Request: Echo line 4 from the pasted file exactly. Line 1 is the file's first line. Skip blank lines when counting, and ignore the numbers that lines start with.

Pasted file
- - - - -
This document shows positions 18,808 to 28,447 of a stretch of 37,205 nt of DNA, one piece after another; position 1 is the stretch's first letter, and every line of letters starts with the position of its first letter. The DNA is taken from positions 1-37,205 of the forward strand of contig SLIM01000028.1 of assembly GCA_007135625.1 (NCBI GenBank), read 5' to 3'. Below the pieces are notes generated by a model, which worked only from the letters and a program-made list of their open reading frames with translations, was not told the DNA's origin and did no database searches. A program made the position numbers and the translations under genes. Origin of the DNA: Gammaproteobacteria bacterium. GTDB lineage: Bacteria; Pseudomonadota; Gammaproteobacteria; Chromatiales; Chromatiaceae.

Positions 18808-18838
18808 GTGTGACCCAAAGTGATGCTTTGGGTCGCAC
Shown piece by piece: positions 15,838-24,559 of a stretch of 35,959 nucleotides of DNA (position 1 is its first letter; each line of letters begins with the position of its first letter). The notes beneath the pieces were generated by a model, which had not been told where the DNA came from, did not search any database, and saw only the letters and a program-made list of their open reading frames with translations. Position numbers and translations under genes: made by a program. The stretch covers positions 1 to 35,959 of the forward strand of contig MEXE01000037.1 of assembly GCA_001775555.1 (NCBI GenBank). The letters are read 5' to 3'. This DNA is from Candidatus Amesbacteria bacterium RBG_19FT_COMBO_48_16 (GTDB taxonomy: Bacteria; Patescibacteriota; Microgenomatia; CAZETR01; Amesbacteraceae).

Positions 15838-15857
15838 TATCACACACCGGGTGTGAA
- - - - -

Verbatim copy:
Shown piece by piece: positions 15,838-24,559 of a stretch of 35,959 nucleotides of DNA (position 1 is its first letter; each line of letters begins with the position of its first letter). The notes beneath the pieces were generated by a model, which had not been told where the DNA came from, did not search any database, and saw only the letters and a program-made list of their open reading frames with translations. Position numbers and translations under genes: made by a program. The stretch covers positions 1 to 35,959 of the forward strand of contig MEXE01000037.1 of assembly GCA_001775555.1 (NCBI GenBank). The letters are read 5' to 3'. This DNA is from Candidatus Amesbacteria bacterium RBG_19FT_COMBO_48_16 (GTDB taxonomy: Bacteria; Patescibacteriota; Microgenomatia; CAZETR01; Amesbacteraceae).